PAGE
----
Because the Yampa River maintains a relatively natural flow pattern, it supports a productive riparian zone environment along much of its course. In addition, much of the river is unconstrained by levees allowing it to maintain its natural floodplain. This is also true of its main tributary, the Little Snake River. The Yampa River Preserve 17 miles (27 km) west of Steamboat Springs protects a rare riparian forest type consisting of narrowleaf cottonwood, box elder and red-osier dogwood that was once more common in the Upper Colorado River Basin. The Yampa's warm, silty waters are an ideal spawning ground for native fish such as the Colorado pikeminnow and humpback chub which have largely disappeared from dammed waterways in other parts of the Colorado River system.
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Archaeological studies conducted in the Dinosaur National Monument have revealed evidence of human habitation up to 7000 BC.The Fremont culture or Desert Archaic people inhabited the Yampa River basin starting about 800 AD, but disappeared for reasons uncertain during the 1400s. The Fremont created petroglyphs along the Yampa River Canyon, of which more than 300 are still visible today. After the collapse of the Fremont culture, a branch of the Utes moved into the Yampa River basin. The White River Utes inhabited the valleys of the Yampa and White Rivers and the Rockies of northwestern Colorado. The band living in the Yampa River valley was known as the Yamparika or Yapudttka Utes. At times the river also served as a boundary between the Utes and Comanche peoples to the north; there was also a band of Comanche called the Yamparika.
The name Yamparika is a Snake Indians word meaning "yampa eaters", "yampa" referring to the edible roots of the Perideridia plant. "Yampa" itself probably meant "water-plant" or "common plant".In 1843 explorer John C. Frémont was among the first to record the name "Yampah", finding this plant to be of particular abundance in the watershed. Some fur traders in the 1800s thought Yampa was the Ute word for "bear", and the Yampa was often called the Bear River on early maps.
During the 1960s, the Yampa and Green River canyons were slated to be flooded under a reservoir created by Echo Park Dam, a U.S. Bureau of Reclamation water project. Due to environmentalists' opposition, this dam was never built, and the free-flowing character of the Yampa was retained. However, as part of the compromise to preserve Echo Park, the controversial Glen Canyon and Flaming Gorge dam projects were allowed to move forward, damming the Colorado and Green Rivers, respectively. Today the Yampa remains the only major tributary in the Colorado River system without a single large dam along its course (the moderately sized Stagecoach Dam, built 1989 and several others on the headwaters have only a limited impact on its flow).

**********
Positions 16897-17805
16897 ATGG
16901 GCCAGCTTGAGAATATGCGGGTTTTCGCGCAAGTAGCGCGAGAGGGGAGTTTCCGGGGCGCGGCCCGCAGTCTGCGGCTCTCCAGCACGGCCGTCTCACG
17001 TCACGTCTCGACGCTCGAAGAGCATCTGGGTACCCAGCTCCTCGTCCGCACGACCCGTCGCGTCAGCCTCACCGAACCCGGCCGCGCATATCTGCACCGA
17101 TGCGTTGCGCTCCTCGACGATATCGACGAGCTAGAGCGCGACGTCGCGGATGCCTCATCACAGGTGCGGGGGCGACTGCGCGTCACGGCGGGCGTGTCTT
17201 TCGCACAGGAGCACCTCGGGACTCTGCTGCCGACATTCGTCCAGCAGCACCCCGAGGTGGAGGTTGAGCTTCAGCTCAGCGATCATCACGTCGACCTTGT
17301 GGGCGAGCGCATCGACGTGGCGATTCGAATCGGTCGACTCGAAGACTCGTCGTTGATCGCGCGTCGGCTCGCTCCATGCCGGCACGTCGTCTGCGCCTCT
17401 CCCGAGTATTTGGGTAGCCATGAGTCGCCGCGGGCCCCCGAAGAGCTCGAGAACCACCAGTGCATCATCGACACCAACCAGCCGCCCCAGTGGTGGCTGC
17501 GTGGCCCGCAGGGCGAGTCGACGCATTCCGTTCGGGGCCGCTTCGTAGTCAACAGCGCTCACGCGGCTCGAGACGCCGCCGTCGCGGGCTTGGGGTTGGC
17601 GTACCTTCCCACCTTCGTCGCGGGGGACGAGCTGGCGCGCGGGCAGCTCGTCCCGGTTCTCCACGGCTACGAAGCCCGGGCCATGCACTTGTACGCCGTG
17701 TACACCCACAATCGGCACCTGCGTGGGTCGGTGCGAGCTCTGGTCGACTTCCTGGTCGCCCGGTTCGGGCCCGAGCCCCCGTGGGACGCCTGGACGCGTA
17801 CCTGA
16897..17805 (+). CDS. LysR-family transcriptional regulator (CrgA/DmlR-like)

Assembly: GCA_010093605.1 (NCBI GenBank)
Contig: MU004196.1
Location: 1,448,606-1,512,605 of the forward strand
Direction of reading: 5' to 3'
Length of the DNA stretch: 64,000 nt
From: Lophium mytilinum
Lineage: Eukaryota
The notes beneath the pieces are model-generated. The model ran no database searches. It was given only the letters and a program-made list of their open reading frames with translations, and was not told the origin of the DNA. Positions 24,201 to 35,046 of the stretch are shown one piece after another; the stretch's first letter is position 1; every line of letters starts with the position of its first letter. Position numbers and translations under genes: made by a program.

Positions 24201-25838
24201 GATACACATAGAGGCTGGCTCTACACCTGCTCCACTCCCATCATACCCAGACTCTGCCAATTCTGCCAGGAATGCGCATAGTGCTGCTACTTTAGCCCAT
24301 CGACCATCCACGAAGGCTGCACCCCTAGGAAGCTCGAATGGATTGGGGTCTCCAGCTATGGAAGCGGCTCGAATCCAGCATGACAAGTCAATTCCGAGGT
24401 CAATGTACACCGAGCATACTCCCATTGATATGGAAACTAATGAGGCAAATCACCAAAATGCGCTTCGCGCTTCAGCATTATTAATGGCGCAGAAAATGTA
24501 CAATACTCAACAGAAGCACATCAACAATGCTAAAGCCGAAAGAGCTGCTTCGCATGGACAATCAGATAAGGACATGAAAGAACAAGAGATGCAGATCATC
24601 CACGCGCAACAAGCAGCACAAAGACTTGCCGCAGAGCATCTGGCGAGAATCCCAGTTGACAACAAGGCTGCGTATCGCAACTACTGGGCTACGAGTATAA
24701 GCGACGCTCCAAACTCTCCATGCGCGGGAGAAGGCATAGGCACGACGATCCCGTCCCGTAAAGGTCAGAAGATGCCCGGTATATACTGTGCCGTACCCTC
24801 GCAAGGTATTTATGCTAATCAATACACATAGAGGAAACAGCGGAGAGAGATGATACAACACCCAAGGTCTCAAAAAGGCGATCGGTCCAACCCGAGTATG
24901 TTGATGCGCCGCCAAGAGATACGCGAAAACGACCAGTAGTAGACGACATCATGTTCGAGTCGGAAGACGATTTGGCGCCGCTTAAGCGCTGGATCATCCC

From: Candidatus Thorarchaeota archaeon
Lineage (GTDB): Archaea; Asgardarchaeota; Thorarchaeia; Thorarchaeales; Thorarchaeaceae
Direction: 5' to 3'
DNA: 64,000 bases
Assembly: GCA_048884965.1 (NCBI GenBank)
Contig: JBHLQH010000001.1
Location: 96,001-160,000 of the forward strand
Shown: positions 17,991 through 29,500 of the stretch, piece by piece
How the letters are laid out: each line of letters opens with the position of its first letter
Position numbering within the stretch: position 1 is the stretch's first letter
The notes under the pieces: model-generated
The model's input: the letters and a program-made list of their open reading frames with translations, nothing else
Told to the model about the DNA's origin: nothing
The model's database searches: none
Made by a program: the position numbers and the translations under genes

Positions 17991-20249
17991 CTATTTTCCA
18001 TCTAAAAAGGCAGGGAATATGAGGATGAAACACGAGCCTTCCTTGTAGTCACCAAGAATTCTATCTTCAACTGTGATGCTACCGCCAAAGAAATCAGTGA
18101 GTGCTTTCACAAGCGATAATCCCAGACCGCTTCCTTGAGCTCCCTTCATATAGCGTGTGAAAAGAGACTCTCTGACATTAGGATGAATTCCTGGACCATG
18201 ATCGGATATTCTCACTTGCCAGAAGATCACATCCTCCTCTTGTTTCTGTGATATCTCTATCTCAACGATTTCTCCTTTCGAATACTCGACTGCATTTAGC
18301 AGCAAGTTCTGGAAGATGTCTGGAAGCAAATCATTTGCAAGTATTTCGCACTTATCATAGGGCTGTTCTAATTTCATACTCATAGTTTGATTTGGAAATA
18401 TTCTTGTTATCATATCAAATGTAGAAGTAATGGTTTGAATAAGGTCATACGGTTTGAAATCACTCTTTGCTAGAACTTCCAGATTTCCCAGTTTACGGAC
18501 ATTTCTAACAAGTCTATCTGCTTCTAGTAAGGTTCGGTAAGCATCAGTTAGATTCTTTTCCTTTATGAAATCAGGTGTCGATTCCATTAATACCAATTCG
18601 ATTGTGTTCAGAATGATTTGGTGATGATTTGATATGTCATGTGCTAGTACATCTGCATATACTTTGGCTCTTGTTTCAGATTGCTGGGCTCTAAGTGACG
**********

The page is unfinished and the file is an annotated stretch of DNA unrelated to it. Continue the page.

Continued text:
In December, 2006, a report proposed to pump water from the Yampa River 200 miles east, under the Continental Divide, to the state's major cities along the Front Range. The diversion was proposed to start near Maybell, 20 miles (32 km) downstream of Craig, Colorado . The proposal faces widespread opposition because it could lower river flows in late summer due to the diversion. [ citation needed ]
The Snake River is a major river of the greater Pacific Northwest region in the United States. At 1,078 miles (1,735 km) long, it is the largest tributary of the Columbia River, in turn the largest North American river that empties into the Pacific Ocean. The Snake River rises in western Wyoming, then flows through the Snake River Plain of southern Idaho, the rugged Hells Canyon on the Oregon–Idaho border and the rolling Palouse Hills of Washington, emptying into the Columbia River at the Tri-Cities, Washington.
The South Platte River is one of the two principal tributaries of the Platte River. Flowing through the U.S. states of Colorado and Nebraska, it is itself a major river of the American Midwest and the American Southwest/Mountain West. Its drainage basin includes much of the eastern flank of the Rocky Mountains in Colorado, much of the populated region known as the Colorado Front Range and Eastern Plains, and a portion of southeastern Wyoming in the vicinity of the city of Cheyenne. It joins the North Platte River in western Nebraska to form the Platte, which then flows across Nebraska to the Missouri. The river serves as the principal source of water for eastern Colorado. In its valley along the foothills in Colorado, it has permitted agriculture in an area of the Colorado Piedmont and Great Plains that is otherwise arid.